• AmericusMagnus October 19, 2018, 1:01 PM

    I picked up a left-handed guitar 34 years ago, taught myself to play and never looked back.
    When you plug in, start playing and reach that point where you lose yourself – and leave the room – it’s pure magic…

  • Casey Klahn October 19, 2018, 1:28 PM

    I love it. I was always impressed with the way she looked like she was gonna eat that mic. She had this way of playing balls out.

    Which is fine for music, but don’t try it with the visual arts. Around here we like it Mitch Miller-like.

    OK. I had to say that. There’s a thread to everything expressive in art. Gerard, you met her, huh? That is very cool and I’d call it a brush with fame.

  • Dr. Jay October 19, 2018, 2:06 PM

    I like sitting in a chair watching TV. On a side note: I don’t believe said chair is damned. We have the Pearl album ON VINYL!

  • Vanderleun October 19, 2018, 3:40 PM

    Oh, I brushed.

  • Sam L. October 19, 2018, 4:10 PM

    Didn’t like Janis when I first heard her. Took me a while.

  • steve walsh October 19, 2018, 5:49 PM

    Was barely a teen when Janis, Jimi, and Jim died. I really only knew and appreciated them and their work posthumously. Love Janis, that song is great but I think Summertime is better. I was a Boy Scout then abouts. On long hikes it was not unusual for someone to start singing ‘Mercedes Benz’; we knew all the words and even attempted the same inflection.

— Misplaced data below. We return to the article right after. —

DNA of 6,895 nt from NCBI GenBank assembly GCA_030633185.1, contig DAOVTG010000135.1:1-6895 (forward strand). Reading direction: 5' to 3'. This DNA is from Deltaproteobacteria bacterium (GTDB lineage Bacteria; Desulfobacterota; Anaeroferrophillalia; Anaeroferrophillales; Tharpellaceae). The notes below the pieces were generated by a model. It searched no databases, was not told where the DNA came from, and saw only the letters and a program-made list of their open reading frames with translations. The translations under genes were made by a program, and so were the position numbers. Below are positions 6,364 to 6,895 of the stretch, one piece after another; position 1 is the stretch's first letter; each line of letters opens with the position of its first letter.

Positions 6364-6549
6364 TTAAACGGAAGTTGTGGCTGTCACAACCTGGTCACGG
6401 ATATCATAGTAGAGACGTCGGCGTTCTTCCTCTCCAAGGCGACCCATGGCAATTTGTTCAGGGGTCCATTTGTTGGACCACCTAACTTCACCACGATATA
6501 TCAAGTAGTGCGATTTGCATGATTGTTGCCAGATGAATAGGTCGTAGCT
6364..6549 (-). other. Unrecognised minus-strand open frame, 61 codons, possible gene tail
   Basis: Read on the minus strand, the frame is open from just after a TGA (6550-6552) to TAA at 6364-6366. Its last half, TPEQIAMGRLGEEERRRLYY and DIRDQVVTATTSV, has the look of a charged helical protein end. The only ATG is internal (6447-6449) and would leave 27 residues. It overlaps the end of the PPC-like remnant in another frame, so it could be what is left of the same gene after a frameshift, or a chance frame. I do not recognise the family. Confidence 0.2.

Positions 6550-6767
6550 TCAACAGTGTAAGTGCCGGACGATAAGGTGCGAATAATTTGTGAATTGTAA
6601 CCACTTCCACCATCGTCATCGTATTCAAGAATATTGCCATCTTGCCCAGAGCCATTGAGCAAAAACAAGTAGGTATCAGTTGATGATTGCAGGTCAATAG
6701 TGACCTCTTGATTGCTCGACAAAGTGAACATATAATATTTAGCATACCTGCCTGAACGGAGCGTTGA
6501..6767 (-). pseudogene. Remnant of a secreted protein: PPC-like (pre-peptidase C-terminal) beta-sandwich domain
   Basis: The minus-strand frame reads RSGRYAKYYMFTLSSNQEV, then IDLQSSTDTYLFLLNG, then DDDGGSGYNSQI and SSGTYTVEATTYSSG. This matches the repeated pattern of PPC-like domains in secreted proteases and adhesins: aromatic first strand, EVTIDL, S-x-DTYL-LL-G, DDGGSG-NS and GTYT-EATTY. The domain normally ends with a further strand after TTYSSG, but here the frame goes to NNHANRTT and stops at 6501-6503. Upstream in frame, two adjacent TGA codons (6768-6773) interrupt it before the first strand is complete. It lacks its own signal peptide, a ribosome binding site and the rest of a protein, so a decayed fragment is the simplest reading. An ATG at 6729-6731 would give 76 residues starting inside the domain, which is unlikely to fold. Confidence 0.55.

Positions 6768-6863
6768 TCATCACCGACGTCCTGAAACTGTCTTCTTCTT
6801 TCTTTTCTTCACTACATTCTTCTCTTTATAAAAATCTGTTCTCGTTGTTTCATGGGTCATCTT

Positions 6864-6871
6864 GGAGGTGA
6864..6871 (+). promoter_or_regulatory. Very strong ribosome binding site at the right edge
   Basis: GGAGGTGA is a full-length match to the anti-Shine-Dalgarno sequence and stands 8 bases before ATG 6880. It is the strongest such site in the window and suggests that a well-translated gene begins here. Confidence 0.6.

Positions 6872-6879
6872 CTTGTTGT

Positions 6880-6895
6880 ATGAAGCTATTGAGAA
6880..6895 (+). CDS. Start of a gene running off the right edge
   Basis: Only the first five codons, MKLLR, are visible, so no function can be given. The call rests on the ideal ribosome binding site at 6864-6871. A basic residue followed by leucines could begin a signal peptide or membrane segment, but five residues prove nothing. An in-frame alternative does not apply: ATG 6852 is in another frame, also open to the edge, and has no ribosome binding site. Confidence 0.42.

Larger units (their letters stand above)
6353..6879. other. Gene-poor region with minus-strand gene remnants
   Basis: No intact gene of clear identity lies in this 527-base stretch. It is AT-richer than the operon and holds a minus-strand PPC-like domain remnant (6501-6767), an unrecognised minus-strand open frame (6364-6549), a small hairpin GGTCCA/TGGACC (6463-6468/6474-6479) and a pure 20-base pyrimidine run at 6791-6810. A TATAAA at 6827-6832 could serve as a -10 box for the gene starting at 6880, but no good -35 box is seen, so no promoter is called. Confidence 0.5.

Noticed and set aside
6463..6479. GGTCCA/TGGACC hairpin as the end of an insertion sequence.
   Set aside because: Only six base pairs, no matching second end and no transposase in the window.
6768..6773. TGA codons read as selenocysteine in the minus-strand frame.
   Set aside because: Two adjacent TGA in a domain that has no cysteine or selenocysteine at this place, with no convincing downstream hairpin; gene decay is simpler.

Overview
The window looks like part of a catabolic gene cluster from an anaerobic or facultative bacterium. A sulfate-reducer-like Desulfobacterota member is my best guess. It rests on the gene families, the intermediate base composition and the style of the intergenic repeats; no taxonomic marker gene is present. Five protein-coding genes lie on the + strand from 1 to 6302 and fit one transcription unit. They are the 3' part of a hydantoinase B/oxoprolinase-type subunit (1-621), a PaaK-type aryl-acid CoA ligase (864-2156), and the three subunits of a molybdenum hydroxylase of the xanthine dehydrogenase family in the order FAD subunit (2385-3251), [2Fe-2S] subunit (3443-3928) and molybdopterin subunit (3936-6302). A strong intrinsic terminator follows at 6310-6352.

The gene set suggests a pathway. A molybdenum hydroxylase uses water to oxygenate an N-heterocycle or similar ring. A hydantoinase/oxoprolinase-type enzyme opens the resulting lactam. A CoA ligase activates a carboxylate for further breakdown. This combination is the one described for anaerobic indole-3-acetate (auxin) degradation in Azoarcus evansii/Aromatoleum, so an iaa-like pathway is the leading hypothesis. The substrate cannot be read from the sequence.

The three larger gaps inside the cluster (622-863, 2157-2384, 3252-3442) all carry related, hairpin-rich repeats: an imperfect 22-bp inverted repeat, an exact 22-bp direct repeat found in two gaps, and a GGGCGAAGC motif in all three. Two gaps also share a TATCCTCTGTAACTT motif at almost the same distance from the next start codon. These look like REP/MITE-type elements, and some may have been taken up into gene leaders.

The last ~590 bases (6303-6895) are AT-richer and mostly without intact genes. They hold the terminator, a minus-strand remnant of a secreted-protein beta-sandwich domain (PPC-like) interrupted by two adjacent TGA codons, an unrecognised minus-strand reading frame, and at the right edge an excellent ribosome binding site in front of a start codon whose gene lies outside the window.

• Mary Ann October 19, 2018, 8:49 PM

    So…one of the hardest things I ever had to do was let ALL my vinyls go after my husband died and I had to sell the house and downsize b.i.g.t.i.m.e. But, there is Spotify and Prime Music and my music goes on though I’d prefer it coming from 4 EV speakers. When I was sad and young I’d listen to “Little Girl Blue” and now that I’m not young….I still do.


  • Anon October 19, 2018, 8:49 PM

    She was bi-polar. It is probable that moast “artists” are bi-polar. What you saw/heard was her manic self. This is not to take anything away from her and what she did but more to explain her personality and why she isn’t here and died young.

  • Mary Ann October 19, 2018, 8:52 PM

    And then to feel better, I’d listen to this.

  • ghostsniper October 20, 2018, 4:26 AM

    Mary Ann – You could have purchased a system that would have converted your vinyl to MP3.
    I purchased the one below for my wife last year at Christmas.
    She played flute in her high school band and they cut an album in her senior year, 1972.
    She wanted to hear that album on her computer.
    This one did the conversion painlessly.


  • Jeff Brokaw October 20, 2018, 5:45 AM

    Pretty revolutionary, for that audience at that time especially. Amazing vocal ability ie using her voice like a musical instrument to convey emotion. Truly one of a kind.

  • Fuel Filter October 20, 2018, 6:17 AM

    Saw BB twice at the Fillmore West in ’67. Insane shows. She always knocked it out of the park.

  • Rob De Witt October 20, 2018, 10:36 AM